White House officials warned Sunday that President Donald Trump's threat to close the Mexico–United States border this week "isn’t a bluff."
On Monday morning, a top avocado distributor told Reuters that the potential shutdown could spark a massive avocado shortage across the U.S.
The President & CEO Steve Barnard of Mission Produce, a global avocado distributor, told Reuters that Americans would face a severe shortage of avocados within one month upon the border shutdown, adding that, "We would be out of business for a while."
"You couldn’t pick a worse time of year because Mexico supplies virtually 100% of the avocados in the U.S. right now," Barnard told Reuters.
"California is just starting and they have a very small crop, but they’re not relevant right now and won’t be for another month or so."
Last Friday, Trump said: "Mexico is going to have to do something, otherwise I'm closing the border. I'll just close the border. With the deficit like we have with Mexico and have had for many years, closing the border will be a profit-making operation."
President Trump: "Mexico is going to have to do something, otherwise I'm closing the border. I'll just close the border. With the deficit like we have with Mexico and have had for many years, closing the border will be a profit-making operation." pic.twitter.com/fQLhQgZNto— The Hill (@thehill) March 31, 2019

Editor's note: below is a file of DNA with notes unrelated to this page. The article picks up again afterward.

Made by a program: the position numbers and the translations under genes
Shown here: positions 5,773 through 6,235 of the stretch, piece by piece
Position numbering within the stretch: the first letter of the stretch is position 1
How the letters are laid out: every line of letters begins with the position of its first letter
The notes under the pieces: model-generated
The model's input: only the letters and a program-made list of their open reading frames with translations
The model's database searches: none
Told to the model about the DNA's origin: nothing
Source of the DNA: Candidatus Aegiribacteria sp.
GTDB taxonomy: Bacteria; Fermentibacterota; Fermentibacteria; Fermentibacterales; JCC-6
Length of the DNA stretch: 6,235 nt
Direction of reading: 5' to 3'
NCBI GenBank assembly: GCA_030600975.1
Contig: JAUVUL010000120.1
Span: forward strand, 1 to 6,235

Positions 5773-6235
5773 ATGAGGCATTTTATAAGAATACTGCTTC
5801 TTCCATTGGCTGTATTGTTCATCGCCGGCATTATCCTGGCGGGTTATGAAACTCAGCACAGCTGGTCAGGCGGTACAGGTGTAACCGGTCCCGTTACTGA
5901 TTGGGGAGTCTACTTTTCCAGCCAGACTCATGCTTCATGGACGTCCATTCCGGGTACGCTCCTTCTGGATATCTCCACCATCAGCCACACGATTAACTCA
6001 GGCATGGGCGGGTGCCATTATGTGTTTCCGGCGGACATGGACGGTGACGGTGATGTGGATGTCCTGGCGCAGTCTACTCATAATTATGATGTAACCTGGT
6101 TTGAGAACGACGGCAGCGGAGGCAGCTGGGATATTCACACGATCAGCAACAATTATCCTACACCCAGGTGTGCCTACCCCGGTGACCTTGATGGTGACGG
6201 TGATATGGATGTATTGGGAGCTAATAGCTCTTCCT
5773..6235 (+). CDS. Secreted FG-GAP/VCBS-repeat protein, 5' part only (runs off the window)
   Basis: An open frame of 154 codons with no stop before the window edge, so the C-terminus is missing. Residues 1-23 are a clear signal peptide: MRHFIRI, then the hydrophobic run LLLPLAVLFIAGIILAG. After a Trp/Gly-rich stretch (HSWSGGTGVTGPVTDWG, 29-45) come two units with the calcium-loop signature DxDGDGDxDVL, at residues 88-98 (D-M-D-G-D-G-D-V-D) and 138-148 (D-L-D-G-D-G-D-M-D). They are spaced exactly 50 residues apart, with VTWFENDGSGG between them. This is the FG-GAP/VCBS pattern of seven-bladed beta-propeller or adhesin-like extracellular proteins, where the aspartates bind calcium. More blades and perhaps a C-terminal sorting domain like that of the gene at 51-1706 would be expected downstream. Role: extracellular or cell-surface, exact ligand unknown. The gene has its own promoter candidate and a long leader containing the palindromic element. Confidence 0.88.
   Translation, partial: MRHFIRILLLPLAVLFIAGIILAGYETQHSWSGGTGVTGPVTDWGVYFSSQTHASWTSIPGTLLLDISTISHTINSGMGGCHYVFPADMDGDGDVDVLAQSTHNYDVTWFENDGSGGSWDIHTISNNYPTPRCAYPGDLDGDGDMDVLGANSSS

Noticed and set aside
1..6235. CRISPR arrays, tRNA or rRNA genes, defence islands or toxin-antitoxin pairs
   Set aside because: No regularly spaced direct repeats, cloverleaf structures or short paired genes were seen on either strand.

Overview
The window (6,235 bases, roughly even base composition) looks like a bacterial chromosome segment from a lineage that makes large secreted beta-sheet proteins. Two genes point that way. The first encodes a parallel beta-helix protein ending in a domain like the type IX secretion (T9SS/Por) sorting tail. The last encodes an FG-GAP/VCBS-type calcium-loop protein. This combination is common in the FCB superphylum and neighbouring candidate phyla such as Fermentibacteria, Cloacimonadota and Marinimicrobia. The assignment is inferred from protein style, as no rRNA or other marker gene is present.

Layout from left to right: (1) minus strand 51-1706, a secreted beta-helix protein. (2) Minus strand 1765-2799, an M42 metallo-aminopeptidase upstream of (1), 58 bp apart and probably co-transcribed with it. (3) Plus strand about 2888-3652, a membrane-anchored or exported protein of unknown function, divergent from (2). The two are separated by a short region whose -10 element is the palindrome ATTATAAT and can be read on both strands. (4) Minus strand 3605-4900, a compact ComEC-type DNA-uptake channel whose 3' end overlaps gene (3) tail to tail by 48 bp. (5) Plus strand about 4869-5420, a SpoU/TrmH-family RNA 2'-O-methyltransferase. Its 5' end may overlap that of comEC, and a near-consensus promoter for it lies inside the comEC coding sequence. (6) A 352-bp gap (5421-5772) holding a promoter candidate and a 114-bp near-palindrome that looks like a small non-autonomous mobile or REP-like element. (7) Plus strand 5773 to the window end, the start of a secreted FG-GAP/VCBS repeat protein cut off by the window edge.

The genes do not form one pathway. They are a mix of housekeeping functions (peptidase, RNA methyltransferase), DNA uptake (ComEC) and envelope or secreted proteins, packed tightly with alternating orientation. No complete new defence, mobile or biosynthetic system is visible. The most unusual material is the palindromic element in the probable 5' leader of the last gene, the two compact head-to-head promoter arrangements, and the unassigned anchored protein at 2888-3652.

President Trump has also identified the border as a national emergency over illegal border crossings.
Recently, Customs and Border Protection Commissioner Kevin McAleenan warned that the immigration system was about to break.
A border shutdown would also trigger food and alcohol prices to soar, according to Reuters.
Monica Ganley, principal at Quarterra, a consultancy specializing in Mexican agricultural trade issues, told the news organization that consumers are "absolutely going to see higher prices. This is a very real and very relevant concern for American consumers."
Ganley said that tomatoes, cucumbers, blackberries, and raspberries are crops that could be affected as well.
Nearly 40% of all U.S. imported fruit derives from Mexico, according to data from the USDA.
If closing the border affects various forms of transportation, including trucking and rail, Mexican imports of U.S. energy products could drop, according to Reuters.
What we see here is President Trump's America first policies at play. With tariffs not having their intended effect of shrinking the deficit. Trump is now using the immigration crisis to potentially shut down the entire border - so that trade would virtually come to a halt - thus shrink the deficit to appease his base for 2020.
However, there is a significant problem, as Reuters pointed out, closing the border would essentially cause a food shortage across the U.S. and spike prices, probably not the best thing to have as the economy falters.